One method that many long-term disability insurance companies will use to deny your claim to call your treating physicians and conduct what they call a "peer-to-peer" review. They will then "document" the one-sided version of the conversation in their claim files and often use this to deny the claim.

The tactic is quickly evolving, and MetLife Disability Insurance Company is already employing a new version of this claim-denying cheap shot. While representing a claimant against MetLife, one of the claimant's treating physicians had written a very strong letter in support of the claim. MetLife attempted to conduct a "peer-to-peer review" and called the treating doctor on December 27th, just two days after Christmas. Big surprise, he was on vacation.

Do you think that MetLife then scheduled another call for the following week? Nope. They shelved it, noting in their file that "since the doctor will not be back until next week, we will make no further attempts to contact him."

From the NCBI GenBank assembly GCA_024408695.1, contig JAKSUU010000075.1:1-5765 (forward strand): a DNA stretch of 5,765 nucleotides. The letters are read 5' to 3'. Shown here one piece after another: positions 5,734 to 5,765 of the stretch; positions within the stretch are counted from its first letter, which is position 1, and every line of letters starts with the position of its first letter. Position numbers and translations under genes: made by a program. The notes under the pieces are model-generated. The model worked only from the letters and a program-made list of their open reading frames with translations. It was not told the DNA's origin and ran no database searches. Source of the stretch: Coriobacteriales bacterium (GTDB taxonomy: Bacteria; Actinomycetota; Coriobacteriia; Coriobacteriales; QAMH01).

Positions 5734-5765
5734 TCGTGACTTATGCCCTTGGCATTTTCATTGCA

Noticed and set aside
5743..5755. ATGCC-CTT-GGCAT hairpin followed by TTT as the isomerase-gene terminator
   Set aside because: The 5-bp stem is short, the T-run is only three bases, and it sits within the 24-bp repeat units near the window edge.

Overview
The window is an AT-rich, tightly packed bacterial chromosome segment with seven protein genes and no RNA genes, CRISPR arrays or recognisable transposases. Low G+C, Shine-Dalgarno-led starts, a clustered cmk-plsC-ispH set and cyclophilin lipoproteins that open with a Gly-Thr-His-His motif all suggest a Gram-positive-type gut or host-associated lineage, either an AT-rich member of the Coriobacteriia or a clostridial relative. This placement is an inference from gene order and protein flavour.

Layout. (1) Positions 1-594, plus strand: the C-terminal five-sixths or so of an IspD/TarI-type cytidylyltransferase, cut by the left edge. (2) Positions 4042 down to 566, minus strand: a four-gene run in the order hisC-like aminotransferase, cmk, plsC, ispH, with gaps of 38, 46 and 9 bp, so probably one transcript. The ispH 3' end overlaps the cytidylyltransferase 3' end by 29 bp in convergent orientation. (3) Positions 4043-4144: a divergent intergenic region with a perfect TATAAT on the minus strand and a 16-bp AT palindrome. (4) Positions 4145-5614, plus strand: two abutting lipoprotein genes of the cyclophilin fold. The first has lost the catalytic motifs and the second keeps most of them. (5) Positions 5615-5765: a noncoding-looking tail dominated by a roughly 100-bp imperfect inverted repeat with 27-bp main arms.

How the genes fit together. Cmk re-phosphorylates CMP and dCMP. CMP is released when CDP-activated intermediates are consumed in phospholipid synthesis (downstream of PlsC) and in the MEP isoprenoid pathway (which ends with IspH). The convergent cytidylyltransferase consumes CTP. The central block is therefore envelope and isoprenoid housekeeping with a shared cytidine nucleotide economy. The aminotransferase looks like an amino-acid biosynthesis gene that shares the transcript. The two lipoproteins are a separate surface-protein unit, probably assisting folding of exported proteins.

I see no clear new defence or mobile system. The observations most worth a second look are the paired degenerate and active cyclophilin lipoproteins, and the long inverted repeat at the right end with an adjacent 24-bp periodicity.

Insurance companies 'caught in the act' during a long-term disability claim.Under most long-term disability policies issued by an employer, an insurance company like MetLife is required to act as a fiduciary. That means MetLife is not supposed to be acting as its own advocate, but rather as a "fair and impartial" determiner of the merits of the claim. What rational, the reasonable fiduciary would make a call two days after Christmas, and upon learning that the treating physician would not be back in the office until the next week, completely give up on the follow-up?

Unfortunately, long-term disability companies do this all the time. There is no punishment for deliberately abusing the trust that you hold in determining an individual's future financial survivability. Keep your eyes open, because these are the kinds of tactics that large insurance companies will use to discredit unfavorable doctor reports.

Ben Glass
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Ben Glass is a nationally recognized Virginia injury, medical malpractice, and long-term disability attorney
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